• Emerging non-nuclear strategic capabilities identified in recent PRC writings include conventional precision strike weapons, missile defense systems, and cyber and space capabilities that could destroy or undermine another country’s second-strike capacity.
  • PRC writings argue that while nuclear weapons remain at the core of China’s strategic deterrence capability, they now comprise just one part of China’s “strategic deterrence system,” which also includes high-end conventional capability (e.g., hypersonics), cyber capabilities, and space capabilities.

PRC authors argue that these changes disrupt asymmetric strategic stability and deterrence dynamics between China and the US. Specific concerns that they express include the following.

  • Crossing the nuclear threshold. The line between conventional and nuclear war has been blurred by non-nuclear capabilities with strategic effects, and by nuclear capabilities with tactical effects. These changes undercut the significance of crossing the nuclear threshold.
  • Undermining second strike capability. US missile defense, prompt strike capabilities, cross- or multi-domain deterrence, and offensive operations in space and cyber could weaken China’s second-strike capability and undermine its strategic deterrent.
  • First mover advantage. Offense-dominant domains like space and cyber, as well as “use it or lose it” assets like submarine-launched nuclear weapons, grant a greater advantage to the first mover in a nuclear conflict and increase the incentive for preemptive attack.
  • Escalation control. New technologies and cross-domain deterrence may make escalation control more difficult, because it can be hard to ascertain what constitutes a first strike vs. a retaliatory one and therefore which side is responsible for escalation.


Many PRC authors argue that new technologies and geostrategic dynamics mean that the PRC’s previous approach to nuclear deterrence is not sustainable if the PRC wishes to maintain asymmetric strategic stability with the US. They argue that technological evolution and US actions are undermining China’s second-strike capability and require a reassessment of how asymmetric strategic stability may be restored.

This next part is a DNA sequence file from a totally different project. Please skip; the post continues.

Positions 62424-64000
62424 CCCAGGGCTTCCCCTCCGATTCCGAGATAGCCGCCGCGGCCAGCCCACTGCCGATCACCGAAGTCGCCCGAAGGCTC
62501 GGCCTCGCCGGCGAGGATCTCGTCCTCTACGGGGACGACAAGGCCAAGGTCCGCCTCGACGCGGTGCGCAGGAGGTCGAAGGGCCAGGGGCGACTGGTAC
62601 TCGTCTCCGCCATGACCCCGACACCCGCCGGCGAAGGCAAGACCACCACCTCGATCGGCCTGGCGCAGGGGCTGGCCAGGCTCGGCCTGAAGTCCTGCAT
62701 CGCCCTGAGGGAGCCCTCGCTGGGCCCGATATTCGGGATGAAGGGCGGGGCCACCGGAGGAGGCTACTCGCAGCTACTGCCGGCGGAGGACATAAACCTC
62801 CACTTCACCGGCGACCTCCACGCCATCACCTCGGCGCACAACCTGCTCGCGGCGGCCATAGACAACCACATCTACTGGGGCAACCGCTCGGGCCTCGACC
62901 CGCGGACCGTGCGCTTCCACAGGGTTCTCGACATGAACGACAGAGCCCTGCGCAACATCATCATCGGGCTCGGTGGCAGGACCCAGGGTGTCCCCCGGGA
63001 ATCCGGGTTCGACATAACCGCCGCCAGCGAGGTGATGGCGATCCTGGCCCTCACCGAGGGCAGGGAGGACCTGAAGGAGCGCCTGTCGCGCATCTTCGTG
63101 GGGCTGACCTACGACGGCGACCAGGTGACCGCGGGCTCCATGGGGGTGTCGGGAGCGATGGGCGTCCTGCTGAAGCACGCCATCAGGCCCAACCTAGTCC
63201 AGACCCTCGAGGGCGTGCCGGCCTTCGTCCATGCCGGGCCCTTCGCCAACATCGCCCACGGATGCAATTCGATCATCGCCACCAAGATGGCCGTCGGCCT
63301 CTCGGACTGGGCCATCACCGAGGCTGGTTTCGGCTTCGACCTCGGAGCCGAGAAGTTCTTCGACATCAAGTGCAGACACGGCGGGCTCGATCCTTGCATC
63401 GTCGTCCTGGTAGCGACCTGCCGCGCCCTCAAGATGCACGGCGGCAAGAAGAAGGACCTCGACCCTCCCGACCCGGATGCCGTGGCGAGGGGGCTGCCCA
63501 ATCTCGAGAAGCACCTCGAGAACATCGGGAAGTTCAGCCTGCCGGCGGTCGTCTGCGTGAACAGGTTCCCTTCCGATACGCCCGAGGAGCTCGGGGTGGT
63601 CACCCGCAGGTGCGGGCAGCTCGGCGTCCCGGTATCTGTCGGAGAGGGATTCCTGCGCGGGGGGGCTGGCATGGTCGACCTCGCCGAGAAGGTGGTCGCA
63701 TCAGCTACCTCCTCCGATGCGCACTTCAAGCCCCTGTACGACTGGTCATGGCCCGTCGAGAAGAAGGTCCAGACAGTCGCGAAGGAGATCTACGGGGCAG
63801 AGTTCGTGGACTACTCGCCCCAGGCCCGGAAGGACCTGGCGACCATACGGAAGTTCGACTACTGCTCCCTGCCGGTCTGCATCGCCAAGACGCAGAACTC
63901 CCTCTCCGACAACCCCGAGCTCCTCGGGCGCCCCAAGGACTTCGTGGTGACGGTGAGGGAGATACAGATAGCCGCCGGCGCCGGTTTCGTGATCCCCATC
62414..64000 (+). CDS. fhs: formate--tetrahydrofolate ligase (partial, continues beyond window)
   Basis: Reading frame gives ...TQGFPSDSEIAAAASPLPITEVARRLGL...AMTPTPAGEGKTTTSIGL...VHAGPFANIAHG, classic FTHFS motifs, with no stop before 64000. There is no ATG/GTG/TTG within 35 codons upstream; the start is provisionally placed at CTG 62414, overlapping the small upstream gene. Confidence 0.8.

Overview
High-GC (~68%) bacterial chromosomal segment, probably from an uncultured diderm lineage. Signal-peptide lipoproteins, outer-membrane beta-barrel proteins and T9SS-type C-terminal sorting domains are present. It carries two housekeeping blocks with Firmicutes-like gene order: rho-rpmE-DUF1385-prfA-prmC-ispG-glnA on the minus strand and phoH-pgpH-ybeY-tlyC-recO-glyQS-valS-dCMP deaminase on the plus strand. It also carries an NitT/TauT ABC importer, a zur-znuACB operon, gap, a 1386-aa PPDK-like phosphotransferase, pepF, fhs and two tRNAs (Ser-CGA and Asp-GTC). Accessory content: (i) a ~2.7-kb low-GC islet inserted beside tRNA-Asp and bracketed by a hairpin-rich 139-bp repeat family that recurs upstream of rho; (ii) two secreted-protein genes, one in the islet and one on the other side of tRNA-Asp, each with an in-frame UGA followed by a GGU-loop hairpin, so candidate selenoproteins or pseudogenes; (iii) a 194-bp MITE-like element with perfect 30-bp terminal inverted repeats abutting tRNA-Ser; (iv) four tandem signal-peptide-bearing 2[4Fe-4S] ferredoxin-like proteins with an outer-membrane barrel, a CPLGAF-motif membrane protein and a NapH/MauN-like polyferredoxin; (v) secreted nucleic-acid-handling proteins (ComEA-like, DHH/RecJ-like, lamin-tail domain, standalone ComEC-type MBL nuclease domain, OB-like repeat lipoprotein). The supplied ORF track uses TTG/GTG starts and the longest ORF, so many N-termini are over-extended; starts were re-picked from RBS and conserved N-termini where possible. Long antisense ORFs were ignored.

• What China considers to be a “stable” strategic balance is not limited to a balance of nuclear capabilities.
  • PRC analysts will take nuclear, conventional, space, cyber—and possibly other—capabilities into account when assessing the US-China strategic balance.

Viewed in this context, some recent PLA force modernization decisions could be understood as an attempt to restore asymmetric strategic stability, which they depict as being eroded by US actions. Some actions that PRC authors say or imply may help restore the strategic balance with the United States include the following.

  • Upgrading China’s nuclear capability, to include increasing stockpiles of deliverable nuclear warheads and diversifying the land-, sea-, or air-based carriers of nuclear weapons.
  • Building up China’s missile defense capability so that it is less vulnerable to nuclear strike.
  • Developing space and cyber capabilities to undermine the US nuclear deterrent, provide early warning of attacks, and potentially support preemptive attacks.
  • Reconsidering China’s no first use nuclear weapons policy.

PRC subject matter experts assert that the vast majority of PRC scholars and policy makers remain committed to China’s NFU nuclear weapons policy.

  • However, PRC writings also acknowledge the existence of a small-scale but persistent debate on whether NFU will always remain sufficient for maintaining strategic deterrence in light of growing technological and geostrategic disruptors.

None of the writings we surveyed for this study advocated that the PRC should seek to match the US in terms of overall nuclear capability, but they strongly suggest that Beijing will continue to increase its nuclear stockpile and diversify its delivery platforms.

  • The appropriate size and composition of a nuclear arsenal to achieve effective asymmetric strategic deterrence appears to be a source of significant debate among PRC scholars.
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  • Pages: 68
  • Document Number: DOP-2022-U-032923-2Rev
  • Publication Date: 2/17/2023